“Anger does not solve anything. It does not build anything, but it can destroy everything.”
• Lawrence Douglas Wilder
I once knew of a man who gave his entire life in a flash of rage. Murdered someone. In a fit of rage, he destroyed a life. It devastated several lives. It certainly demolished his own life. The time in prison, however, was a time of recollection and recovery. He refused to characterize himself for what was, ultimately, his worst moment. He was able to do that in an encounter with the Spirit of the living Christ. He was a changed man, although all his days would be tainted by that moment of madness. However, such was the grace that this man had received, he knew that he was no longer judged. He was no longer judging himself and had learned to turn his regret into intentional restitution.
He learned something else about anger.
Anger wasn’t all there was. Far below there was something important, as if there was an alluvial quality to his emotions that he hadn’t yet tapped into. He discovered something in the peace of God. In the calm waters of his own soul a pool of sadness always present in his material identity appeared to him. There he found such empathy for himself, guided there by the Presence of the Lord, that he forgave himself for those horrible behaviors. He saw that fear generated sadness for what it was. It made sense and acceptance was allowed.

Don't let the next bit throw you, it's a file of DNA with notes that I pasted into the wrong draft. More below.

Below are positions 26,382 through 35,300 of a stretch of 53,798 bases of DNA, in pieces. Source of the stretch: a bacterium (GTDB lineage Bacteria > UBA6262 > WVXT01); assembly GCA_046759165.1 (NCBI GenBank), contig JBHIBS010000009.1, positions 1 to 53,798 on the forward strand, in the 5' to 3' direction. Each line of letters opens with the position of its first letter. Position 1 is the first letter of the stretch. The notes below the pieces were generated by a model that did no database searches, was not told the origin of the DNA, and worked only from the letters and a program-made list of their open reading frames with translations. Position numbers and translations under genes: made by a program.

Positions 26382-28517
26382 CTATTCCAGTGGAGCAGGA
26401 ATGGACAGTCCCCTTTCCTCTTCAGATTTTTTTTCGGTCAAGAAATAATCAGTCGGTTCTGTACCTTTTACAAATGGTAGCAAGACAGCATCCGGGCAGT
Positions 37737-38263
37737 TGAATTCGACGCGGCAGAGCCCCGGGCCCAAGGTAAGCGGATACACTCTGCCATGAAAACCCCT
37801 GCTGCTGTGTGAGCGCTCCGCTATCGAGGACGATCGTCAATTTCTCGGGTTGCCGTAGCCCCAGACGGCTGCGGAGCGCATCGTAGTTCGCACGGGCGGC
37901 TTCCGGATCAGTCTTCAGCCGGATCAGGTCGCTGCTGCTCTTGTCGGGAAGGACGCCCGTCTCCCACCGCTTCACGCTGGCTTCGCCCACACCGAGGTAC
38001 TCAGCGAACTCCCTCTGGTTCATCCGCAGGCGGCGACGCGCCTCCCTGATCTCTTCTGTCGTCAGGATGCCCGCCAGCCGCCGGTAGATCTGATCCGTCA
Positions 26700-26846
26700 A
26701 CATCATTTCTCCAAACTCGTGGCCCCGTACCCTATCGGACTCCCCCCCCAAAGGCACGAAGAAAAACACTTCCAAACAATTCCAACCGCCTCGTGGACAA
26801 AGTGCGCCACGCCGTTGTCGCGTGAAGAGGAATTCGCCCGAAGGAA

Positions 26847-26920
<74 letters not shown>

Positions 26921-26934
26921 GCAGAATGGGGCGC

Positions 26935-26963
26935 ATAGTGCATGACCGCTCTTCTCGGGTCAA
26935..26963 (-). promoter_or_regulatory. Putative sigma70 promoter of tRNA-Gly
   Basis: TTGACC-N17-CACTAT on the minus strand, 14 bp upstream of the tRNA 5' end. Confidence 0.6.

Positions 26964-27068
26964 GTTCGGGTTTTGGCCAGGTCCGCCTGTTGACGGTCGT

Anger was simply the masquerade of a deep-seated irreconcilable sadness that ran irrepressible inside and throbbed incessantly like an undercurrent in his life.
The moment he agreed to make a pilgrimage to his pain was the moment he was cured of the need for anger.
Anger needs a confident expression, and that is through honesty expressed as sadness or fear.
May God bless you in your anger, as it invites you to deepen your pain, so that you can travel with it, towards a vast and deep emotional healing.